Opinion

What Airbnb Gets About Culture that Uber Doesn’t

By Arun Sundararajan

Arun Sundararajan

For these new businesses that rely on non-employees to be the face of their nascent brands, nurturing the right platform culture ... is likely critical to their sustained success.

Last week, as Uber battled a media firestorm after a senior executive talked of investigating unfriendly journalists and a company manager actually used its “God View” feature to track the comings and goings of a reporter, Airbnb welcomed more than 1,500 of its most productive providers to its first-ever host convention, an immersive celebration one expert attendee likened to a Mary Kay event. The happy #AirbnbOpen sentiment of gift-wrapped programs, food drives, and a new company logo that doubles as a swing filled my Twitter stream, painting a stark contrast to the cynicism of the dystopian #ubergate tweets.

The contrast was especially striking given that Airbnb and Uber are together inventing a new organizational form: platforms that are firm-market hybrids, supplying branded service offerings without actually employing the providers or owning the assets used in provision. Crucial to their long-run success could be creating an appropriate platform culture — shared norms, values and capabilities among the providers. It’s the analog of an organizational culture, but without the directive authority or co-located social systems that traditional firms can take advantage of to manage their employees. The fact that these two market leaders are using such different approaches provides a useful testing ground for what works and what doesn’t.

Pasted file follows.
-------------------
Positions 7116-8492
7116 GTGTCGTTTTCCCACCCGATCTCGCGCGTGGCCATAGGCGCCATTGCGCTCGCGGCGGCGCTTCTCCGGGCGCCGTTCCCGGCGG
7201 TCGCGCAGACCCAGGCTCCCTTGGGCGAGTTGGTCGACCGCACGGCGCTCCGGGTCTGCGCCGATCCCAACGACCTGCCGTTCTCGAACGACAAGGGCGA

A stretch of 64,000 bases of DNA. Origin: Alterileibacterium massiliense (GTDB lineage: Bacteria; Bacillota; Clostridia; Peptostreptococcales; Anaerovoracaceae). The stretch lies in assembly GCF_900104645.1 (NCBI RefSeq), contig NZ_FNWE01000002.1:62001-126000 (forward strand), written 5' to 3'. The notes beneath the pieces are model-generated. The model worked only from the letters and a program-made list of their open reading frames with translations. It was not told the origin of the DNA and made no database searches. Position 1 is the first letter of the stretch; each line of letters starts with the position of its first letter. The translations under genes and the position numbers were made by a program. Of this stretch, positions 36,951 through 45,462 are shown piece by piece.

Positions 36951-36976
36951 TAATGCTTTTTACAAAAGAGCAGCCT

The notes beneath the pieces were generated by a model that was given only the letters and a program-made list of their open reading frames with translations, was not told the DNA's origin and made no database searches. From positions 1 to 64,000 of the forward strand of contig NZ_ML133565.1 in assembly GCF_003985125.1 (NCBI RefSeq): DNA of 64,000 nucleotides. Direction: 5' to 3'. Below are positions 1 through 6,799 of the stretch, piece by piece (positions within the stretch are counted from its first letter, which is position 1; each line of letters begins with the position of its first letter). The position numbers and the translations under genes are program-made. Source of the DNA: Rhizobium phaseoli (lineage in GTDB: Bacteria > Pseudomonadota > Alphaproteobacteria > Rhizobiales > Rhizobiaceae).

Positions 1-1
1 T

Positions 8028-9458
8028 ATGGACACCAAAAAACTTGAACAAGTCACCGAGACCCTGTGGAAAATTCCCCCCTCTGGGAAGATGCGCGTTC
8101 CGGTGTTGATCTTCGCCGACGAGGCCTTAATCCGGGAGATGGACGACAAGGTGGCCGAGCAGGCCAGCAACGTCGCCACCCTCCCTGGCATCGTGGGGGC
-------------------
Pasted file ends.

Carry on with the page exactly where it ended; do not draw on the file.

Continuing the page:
Read the full article as published in Harvard Business Review.

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Arun Sundararajan is a Professor of Information, Operations and Management Sciences, NEC Faculty Fellow, and Doctor Coordinator of IOMS-Information Systems.